Vegetables may help protect elderly women from hardening of neck arteries

Journal of the American Heart Association Report

April 04, 2018 Categories: Heart News

Study Highlight:

  • Eating more cabbage, Brussels sprouts, cauliflower and broccoli was associated with less carotid artery wall thickness among elderly women.

Embargoed until 4 a.m. CT / 5 a.m. ET Wednesday, April 4, 2018

DALLAS, April 4, 2018 — Elderly Australian women who ate more vegetables showed less carotid artery wall thickness, according to new research in Journal of the American Heart Association, the Open Access Journal of the American Heart Association/American Stroke Association.

Cruciferous vegetables including broccoli, cauliflower, cabbage and Brussels sprouts proved the most beneficial.

“This is one of only a few studies that have explored the potential impact of different types of vegetables on measures of subclinical atherosclerosis, the underlying cause of cardiovascular disease,” said Lauren Blekkenhorst, study lead author and Ph.D. candidate at the University of Western Australia and research associate at Edith Cowan University in Australia.

Researchers distributed food frequency questionnaires to 954 Australian women aged 70 and older. The women noted their vegetable intake in a range from “never eating vegetables” to “three or more times per day”. Vegetable types included cruciferous, allium (for example, onions, garlic, leeks and shallots), yellow/orange/red, leafy green and legumes. Sonograms were used to measure carotid artery wall thickness and entire carotid trees were examined to determine carotid plaque severity.

Researchers observed a 0.05 millimeter lower carotid artery wall thickness between high and low intakes of total vegetables. “That is likely significant, because a 0.1 millimeter decrease in carotid wall thickness is associated with a 10 percent to 18 percent decrease in risk of stroke and heart attack,” Blekkenhorst said.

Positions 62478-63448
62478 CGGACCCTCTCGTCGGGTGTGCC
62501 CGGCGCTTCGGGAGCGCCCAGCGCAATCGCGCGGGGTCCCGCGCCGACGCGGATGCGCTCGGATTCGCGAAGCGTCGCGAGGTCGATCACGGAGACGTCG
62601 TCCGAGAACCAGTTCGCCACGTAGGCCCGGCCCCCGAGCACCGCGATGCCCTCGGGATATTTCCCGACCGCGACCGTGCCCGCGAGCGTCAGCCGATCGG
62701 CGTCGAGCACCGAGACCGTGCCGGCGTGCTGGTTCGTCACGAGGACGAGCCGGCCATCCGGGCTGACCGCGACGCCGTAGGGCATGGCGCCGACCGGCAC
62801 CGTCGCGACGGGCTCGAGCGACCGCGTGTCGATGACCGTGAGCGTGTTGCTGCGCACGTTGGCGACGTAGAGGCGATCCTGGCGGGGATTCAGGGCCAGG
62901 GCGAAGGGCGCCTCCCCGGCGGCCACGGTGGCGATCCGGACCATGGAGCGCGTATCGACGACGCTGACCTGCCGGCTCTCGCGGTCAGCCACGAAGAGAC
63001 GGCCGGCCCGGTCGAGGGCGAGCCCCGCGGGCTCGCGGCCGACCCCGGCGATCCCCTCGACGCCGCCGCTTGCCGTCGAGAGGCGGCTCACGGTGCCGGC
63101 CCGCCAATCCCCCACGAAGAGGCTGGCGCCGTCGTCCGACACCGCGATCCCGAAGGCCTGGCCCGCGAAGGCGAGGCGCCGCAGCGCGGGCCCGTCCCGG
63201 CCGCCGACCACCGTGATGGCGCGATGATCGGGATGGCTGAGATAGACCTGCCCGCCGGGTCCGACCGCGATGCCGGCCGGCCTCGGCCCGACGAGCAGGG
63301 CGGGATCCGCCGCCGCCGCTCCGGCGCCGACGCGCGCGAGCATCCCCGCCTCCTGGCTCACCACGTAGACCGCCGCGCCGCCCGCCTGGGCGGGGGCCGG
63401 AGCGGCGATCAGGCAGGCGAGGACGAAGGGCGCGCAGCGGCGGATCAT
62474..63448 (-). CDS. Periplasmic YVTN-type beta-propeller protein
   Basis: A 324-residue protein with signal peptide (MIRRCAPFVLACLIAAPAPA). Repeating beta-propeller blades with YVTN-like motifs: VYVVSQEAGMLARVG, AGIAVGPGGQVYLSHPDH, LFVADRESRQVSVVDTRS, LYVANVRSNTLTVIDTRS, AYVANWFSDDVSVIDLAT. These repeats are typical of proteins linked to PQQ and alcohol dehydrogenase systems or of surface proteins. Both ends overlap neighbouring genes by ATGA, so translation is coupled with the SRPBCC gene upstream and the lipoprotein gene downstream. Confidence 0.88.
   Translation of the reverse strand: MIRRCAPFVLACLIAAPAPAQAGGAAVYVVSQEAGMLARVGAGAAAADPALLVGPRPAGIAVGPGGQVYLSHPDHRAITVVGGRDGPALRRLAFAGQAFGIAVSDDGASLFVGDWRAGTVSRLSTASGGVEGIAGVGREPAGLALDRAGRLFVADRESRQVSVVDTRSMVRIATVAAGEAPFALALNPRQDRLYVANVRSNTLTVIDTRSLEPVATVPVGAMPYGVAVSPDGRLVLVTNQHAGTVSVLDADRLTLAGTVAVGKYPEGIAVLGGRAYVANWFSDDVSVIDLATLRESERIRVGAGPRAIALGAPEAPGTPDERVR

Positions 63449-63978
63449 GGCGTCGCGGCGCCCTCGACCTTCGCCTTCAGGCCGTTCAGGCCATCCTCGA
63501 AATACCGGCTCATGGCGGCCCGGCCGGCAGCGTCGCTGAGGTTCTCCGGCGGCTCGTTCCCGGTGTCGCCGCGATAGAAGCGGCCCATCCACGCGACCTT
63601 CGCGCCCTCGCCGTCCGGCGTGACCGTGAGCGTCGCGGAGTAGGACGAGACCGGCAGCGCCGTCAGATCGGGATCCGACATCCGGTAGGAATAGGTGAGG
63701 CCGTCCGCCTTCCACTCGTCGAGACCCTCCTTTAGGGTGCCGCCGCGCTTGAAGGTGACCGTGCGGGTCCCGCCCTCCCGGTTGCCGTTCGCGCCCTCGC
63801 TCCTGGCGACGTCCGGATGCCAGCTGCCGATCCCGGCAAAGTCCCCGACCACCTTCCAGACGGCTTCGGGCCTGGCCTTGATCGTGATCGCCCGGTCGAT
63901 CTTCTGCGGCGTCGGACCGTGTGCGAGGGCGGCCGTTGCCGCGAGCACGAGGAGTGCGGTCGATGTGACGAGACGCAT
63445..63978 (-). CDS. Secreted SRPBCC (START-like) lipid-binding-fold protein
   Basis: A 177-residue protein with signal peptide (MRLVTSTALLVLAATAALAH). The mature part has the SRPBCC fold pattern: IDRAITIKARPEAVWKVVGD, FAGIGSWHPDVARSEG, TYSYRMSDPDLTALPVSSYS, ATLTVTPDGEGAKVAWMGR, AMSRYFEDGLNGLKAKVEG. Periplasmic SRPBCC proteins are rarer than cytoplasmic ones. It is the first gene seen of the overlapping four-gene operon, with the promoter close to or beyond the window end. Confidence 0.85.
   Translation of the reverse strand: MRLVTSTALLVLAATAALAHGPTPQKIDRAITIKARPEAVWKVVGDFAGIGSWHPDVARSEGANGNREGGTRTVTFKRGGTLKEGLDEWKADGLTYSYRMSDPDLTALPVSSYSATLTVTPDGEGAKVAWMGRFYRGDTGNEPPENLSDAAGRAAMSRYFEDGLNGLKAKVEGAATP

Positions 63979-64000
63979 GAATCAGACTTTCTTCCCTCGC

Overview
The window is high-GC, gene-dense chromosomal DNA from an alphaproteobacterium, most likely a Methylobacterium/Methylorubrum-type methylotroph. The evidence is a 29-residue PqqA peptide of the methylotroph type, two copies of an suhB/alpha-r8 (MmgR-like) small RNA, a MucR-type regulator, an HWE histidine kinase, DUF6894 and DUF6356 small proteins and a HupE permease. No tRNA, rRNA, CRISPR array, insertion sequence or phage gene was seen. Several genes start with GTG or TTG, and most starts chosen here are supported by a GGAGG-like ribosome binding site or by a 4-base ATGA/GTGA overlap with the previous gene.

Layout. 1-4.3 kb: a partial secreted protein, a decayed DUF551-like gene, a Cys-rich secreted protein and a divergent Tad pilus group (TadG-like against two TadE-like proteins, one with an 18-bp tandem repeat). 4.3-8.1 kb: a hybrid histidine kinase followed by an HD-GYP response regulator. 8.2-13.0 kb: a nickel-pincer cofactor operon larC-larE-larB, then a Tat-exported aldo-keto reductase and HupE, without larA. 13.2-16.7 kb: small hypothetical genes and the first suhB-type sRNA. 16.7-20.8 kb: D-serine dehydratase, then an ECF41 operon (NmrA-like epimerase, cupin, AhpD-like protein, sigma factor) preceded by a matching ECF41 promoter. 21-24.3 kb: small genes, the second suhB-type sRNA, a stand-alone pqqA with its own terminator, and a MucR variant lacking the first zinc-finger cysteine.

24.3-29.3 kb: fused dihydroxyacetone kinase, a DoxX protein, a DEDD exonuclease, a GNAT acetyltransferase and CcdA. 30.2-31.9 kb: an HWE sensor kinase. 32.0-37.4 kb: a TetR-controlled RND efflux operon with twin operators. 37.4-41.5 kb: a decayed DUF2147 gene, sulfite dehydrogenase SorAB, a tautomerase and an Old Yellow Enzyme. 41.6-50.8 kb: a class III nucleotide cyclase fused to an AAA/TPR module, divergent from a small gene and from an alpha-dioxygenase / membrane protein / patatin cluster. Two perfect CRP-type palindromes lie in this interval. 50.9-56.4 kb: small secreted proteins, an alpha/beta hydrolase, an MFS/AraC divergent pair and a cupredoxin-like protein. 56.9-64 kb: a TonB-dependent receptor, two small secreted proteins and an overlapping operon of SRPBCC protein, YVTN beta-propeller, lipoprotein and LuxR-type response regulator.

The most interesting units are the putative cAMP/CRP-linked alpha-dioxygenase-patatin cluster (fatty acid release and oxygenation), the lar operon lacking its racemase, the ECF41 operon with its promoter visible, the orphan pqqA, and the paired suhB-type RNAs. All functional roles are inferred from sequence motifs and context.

In addition, each 10 grams per day higher in cruciferous vegetable intake was associated with 0.8 percent lower average carotid artery wall thickness. Other vegetable types did not show an association with carotid artery wall thickness in this study.

“After adjusting for lifestyle, cardiovascular disease risk factors (including medication use) as well as other vegetable types and dietary factors, our results continued to show a protective association between cruciferous vegetables and carotid artery wall thickness,” Blekkenhorst said.

However, due to the observational nature of this study a causal relationship cannot be established. “Still, dietary guidelines should highlight the importance of increasing consumption of cruciferous vegetables for protection from vascular disease,” Blekkenhorst said.

Co-authors are Catherine Bondonno, Ph.D.; Joshua Lewis, Ph.D.; Richard Woodman, Ph.D.; Amanda Devine, Ph.D.; Nicola Bondonno, B.Sc.; Wai Lim, M.D., Ph.D.; Kun Zhu. Ph.D.; Lawrence Beilin, M.D.; Peter Thompson, M.D.; Richard Prince, M.D.; and Jonathan Hodgson, Ph.D.

The author reported no conflicts of interest. Funding information is on the manuscript.

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